Intune – User vs Device Targeting

Following on from my previous post looking at User vs System deployments in this one I will look at another confusing part, Intune targeting.

An important note – with very few exceptions, there is no right or wrong way to target, this is my opinion and your scenario may differ

Before starting, I would recommend having a look at these posts from Scott Duffey, the expert in everything targeting and filtering:

The first thing to remember is NEVER mix device and user based targeting due to the way Intune sychronises and queries groups. You could have an application targeting users but with certain devices excluded, but by the time the exclusion has queried, the app could have already installed.

If you have a situation like this where you want users to have an app/policy/script but only on certain devices (laptops for example, or non-BYOD), use a user group with a device based filter on top.

The beauty of filtering is that you can target at users to give a better device-agnostic experience, but still be able to control which devices it targets.

Dynamic and Static Groups

I’m a big fan of dynamic groups, they make on-going estate management easier whether a user or device group. For example, if user A replaces their machine and you have device based targeting on a statically assigned group, you will need to remember to add the new machine and remove the old one from the group. For a small number of users and devices, this is fine, but when you start to look at the multi-thousands, both device replacements and staff churn will be high so it quickly becomes a full time task (plus you’re at the mercy of the HR starters and leavers process).

If you watch the video from Scott above you will see the process for group membership within Intune

Once you add in the time for a dynamic group membership rule to process, you can get a delay when using dynamic groups. I personally think it’s worth the wait, but that depends on your user base.

All Users and All Devices

These are virtual groups available only within Intune.

The All Devices group includes any device enrolled into Intune (including BYOD and all operating systems). It is recommended not to create your own group to simply contain all devices and use this one with filters applied (Corporate owned, Windows OS for example). It’s a quick and easy way of hitting all machines without waiting for processing to complete, but management is entirely within Intune and I prefer to make use of Azure AD so I can use groups for other parts such as Conditional Access and PIM.

It is worth keeping in mind, if you’re using Autopilot, I imagine you’ll already have an Autopilot devices group used during enrollment which is basically all corporate owned Windows devices.

The All Users group is every user in the estate with an Intune license. Again, it works well with filters (to exclude BYOD as an example), but often a dynamic or static group will be easier to manage.

User Targeting

The one situation which ONLY works with user targeting is applications marked as Available to install in the Company Portal. Company Portal runs in the User Context so even applications which run as System need to be targeted to users (when “Available”) to display.

It is also recommended to user User Targeting for any single owner devices with Compliance Policies. Otherwise compliance will run against both the user and SYSTEM account and could cause issues (see here)

Obviously any policies, apps and scripts which run at the user level are best targeted to users, otherwise a user could login to a different machine and have a different experience.

My personal preference is for any non-baseline applications to be user targeted. I would class baseline as the must-have apps on any machine, your security suite, firewalls, VPNs, that type of application. You could include Office in this as well, but that depends on your estate, if you have a mix of F3 and E3 licenses, you may be better off using dynamic user groups to check on the licenses and target appropriately.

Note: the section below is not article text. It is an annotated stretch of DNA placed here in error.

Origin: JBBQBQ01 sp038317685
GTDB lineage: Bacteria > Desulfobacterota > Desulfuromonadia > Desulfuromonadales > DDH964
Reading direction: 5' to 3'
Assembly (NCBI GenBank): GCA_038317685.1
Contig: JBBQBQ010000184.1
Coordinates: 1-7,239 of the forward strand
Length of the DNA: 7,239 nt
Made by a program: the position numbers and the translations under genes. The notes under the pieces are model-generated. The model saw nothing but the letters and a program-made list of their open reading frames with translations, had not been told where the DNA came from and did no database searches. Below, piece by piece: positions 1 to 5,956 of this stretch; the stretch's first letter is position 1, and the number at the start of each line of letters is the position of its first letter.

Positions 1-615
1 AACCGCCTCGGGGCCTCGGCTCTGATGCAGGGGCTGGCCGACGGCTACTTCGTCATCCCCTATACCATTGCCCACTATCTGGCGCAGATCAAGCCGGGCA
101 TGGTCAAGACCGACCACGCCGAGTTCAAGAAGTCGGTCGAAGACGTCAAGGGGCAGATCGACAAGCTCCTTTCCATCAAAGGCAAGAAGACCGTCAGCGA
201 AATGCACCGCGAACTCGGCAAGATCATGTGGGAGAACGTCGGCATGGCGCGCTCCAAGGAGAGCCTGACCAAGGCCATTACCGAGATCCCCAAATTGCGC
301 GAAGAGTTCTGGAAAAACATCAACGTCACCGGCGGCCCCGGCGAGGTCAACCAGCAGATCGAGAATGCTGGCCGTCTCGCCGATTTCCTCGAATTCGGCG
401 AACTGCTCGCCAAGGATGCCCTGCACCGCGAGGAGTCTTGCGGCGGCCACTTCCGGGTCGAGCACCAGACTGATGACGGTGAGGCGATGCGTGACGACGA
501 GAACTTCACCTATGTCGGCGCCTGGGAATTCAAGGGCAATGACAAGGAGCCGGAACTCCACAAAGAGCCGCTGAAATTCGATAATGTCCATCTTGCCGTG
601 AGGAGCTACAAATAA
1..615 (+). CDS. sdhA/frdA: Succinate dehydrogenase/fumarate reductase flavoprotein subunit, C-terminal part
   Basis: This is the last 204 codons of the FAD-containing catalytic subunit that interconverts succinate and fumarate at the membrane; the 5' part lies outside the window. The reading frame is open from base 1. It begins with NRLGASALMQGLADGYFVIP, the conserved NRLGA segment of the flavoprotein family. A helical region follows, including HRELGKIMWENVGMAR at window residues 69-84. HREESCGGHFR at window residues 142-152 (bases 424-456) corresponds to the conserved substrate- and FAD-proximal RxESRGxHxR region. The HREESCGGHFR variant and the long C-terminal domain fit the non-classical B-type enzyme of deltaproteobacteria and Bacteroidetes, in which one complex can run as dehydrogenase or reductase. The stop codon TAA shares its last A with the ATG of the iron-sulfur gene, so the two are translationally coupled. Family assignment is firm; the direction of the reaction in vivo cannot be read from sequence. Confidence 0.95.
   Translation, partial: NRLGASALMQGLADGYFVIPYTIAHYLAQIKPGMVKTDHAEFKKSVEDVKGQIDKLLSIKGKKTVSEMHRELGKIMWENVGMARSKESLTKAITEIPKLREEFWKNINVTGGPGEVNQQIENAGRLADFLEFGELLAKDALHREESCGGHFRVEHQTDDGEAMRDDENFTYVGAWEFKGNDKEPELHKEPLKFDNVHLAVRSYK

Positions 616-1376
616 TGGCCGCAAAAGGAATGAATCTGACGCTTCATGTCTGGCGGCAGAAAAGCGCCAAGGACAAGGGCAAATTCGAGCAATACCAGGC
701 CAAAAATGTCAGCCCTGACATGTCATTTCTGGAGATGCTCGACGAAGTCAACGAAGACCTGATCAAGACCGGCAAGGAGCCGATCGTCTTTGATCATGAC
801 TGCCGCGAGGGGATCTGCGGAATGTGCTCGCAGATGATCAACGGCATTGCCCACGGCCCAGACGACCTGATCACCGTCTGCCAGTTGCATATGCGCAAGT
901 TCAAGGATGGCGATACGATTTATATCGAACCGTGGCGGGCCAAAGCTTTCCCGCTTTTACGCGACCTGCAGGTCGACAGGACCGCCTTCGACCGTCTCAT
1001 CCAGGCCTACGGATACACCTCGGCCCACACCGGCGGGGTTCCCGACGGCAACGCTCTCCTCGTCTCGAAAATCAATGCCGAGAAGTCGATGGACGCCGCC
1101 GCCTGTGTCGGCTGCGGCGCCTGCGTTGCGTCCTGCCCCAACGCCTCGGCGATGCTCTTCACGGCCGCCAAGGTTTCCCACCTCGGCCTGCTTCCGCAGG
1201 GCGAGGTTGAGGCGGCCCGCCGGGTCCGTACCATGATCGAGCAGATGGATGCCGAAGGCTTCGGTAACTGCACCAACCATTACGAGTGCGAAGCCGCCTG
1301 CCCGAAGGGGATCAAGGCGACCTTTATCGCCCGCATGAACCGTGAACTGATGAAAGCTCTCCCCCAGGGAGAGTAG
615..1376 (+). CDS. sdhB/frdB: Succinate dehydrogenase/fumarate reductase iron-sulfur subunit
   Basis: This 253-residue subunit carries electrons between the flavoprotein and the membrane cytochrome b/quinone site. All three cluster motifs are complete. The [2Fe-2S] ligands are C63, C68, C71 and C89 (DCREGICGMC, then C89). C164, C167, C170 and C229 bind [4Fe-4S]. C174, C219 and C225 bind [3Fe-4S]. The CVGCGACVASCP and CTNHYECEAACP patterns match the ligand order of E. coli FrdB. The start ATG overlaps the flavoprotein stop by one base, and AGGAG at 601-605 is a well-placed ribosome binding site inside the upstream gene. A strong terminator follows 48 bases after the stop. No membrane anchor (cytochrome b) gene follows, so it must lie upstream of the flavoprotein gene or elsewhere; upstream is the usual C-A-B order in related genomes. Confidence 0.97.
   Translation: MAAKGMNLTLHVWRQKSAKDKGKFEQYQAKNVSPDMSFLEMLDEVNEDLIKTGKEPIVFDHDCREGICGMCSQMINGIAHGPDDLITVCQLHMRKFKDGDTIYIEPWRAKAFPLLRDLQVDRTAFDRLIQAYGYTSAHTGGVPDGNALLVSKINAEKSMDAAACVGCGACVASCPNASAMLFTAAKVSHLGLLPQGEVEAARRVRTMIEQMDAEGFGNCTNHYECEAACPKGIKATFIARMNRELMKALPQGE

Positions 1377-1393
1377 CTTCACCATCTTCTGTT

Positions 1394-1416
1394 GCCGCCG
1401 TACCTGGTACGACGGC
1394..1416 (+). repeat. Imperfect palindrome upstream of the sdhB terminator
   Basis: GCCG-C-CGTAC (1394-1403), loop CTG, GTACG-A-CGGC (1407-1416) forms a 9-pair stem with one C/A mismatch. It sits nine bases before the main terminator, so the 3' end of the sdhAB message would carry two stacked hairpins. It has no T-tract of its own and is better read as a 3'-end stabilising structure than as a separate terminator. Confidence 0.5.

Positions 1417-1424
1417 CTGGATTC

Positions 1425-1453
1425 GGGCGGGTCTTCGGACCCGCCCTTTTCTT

It is also worth considering the policies set in your baseline settings. For example, if you have an Android/iOS policy which blocks tethering, but you have a particular subset of users who are going to need it, you are best off removing that setting from your baseline and adding it to a new policy with user-level targeting.

You also need to look at the user personas involved. If you have 1:1 user-device relationship, it doesn’t make a huge difference, but if you have users who roam between devices, especially shared devices, user-based targeting is going to give them the best experience.

So, what happens if you have device-level policies (targeting HKLM for example) with a user group assigned to it and multiple users login to the same device with different policy settings for each user. In this situation, the policy will apply to the logged in user so as each user logs in, the setting assigned to them will apply.

This is worth considering, especially with multi-user shared devices as some HKLM keys may not apply until the next reboot so you could find yourself with the policy technically applying to the subsequent user rather than the current one (and your machines may not appreciate feeling like they are in a kris-kross song).

Device Targeting

Whilst not set in stone, I would include your Pilot/Preview update rings in something that should be Device only targeted. Generally these are aimed at your IT staff initially, who may login to other devices for testing or troubleshooting and the last thing you want is them installing a preview build onto the machine!

Microsoft Defender for Endpoint (MDE) works in the device context so any MDE policies will need to be device targeted.

There are also some security related policies from Config Manager which again won’t work in the user context for those of you working in a co-managed environment.

As mentioned earlier, device targeting works best for your baseline settings which you want to apply to all devices as quickly as possible, so we are looking at the likes of Bitlocker, Windows Defender, anything which you would see as critical and unlikely to ever be drastically changed for different user groups.

When using Autopilot, also consider your PowerShell scripts. When device targeted (and obviously system context), these run early on during the Preparing your Device phase, prior to any user login or any app installations. This is where I would suggest running any bloat removal scripts as you can be sure that you aren’t removing anything you have deployed and also you won’t be competing with any other application installations when running an uninstall.

If you are from a traditional GPO background, think of these as the policies you would set at a high-level within the AD structure and the user targeted as those at lower OU level.

Also worth keeping in mind, device targeting works as long as the machine is switched on, the policy/script/app will apply as soon as the device checks in, even at the login screen. With user targeting, the user needs to be logged on for it to apply.